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Understanding Chapter 13 Bankruptcy

 Posted on December 20, 2019 in Bankruptcy

If your personal financial situation has you considering filing for bankruptcy, you should know about your two options: Chapter 7 and Chapter 13 bankruptcies. Chapter 7 bankruptcy, sometimes referred to as 'straight' bankruptcy, is an effective way to wipe most of your debts clean in a matter of months, but there are several drawbacks to this type of bankruptcy. The largest caveat with Chapter 7 bankruptcy is that many people do not legally qualify for Chapter 7. Therefore, Chapter 13 is the only option for many personal bankruptcy filers. However, sometimes Chapter 13 is the better choice for many even if they qualify for Chapter 7.

What's Unique About Chapter 13?

The main differentiator between Chapter 13 and Chapter 7 is that under Chapter 13 bankruptcy, you will enter into a payment plan with your creditors. The plan, which is overseen by a bankruptcy trustee, almost always lasts between three and five years.The good news for you is that you might not even be liable for the full debt amount. An experienced bankruptcy attorney is often able to negotiate down the amount you owe. For these reasons, Chapter 13 bankruptcy is sometimes called 'debt reorganization.'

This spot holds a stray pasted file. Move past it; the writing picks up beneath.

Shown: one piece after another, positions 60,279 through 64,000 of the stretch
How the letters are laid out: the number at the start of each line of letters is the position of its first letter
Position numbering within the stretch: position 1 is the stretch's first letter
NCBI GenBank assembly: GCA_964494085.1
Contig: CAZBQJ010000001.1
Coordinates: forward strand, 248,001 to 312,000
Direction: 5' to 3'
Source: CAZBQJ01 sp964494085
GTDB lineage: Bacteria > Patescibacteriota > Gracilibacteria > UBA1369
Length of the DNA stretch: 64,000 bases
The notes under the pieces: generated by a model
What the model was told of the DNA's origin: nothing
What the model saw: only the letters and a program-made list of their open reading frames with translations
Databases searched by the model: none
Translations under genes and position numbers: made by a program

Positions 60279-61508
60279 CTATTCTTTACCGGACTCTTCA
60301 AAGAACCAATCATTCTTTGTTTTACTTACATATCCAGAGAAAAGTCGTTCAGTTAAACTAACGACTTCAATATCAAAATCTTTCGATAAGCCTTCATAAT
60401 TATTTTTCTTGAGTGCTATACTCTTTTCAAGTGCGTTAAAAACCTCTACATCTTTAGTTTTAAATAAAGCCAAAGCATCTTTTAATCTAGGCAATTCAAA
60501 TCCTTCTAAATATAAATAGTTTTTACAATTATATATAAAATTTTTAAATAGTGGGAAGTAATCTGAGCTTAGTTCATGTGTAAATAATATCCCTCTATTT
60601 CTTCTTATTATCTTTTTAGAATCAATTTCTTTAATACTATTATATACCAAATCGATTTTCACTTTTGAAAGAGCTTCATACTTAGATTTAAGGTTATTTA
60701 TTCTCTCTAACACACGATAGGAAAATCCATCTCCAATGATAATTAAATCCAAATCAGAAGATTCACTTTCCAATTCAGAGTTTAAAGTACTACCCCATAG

Another attractive feature of Chapter 13 bankruptcy is that you are allowed to keep valuable and essential property such as your house and vehicle. Some types of property valued at certain amounts are exempt from being seized during a Chapter 7 filing, but you will have much more security for your property and assets under Chapter 13. So, if you are interested in keeping your house, Chapter 13 is usually the optimal route.

How Do I Qualify for Chapter 13?

To qualify for Chapter 13 bankruptcy, you must have a steady income (in addition to a certain amount of disposable income). This income shows your ability to pay back at least some of your creditors in a payment plan. Conversely, you must pass a means test to qualify for Chapter 7 bankruptcy. This test measures your debt-to-income ratio. If the ratio is too high, then you will not be able to file for Chapter 7.


Filing for bankruptcy might not be your best day, but a Chapter 13 filing affords you many advantages, such as the ability to keep your house and car. Fulfilling the terms of the filing takes some time, but you can come out the other side of Chapter 13 with a clean slate and better financial habits. To get started on a better future, please contact us at Blossom Law PLLC today at 704-256-7766.

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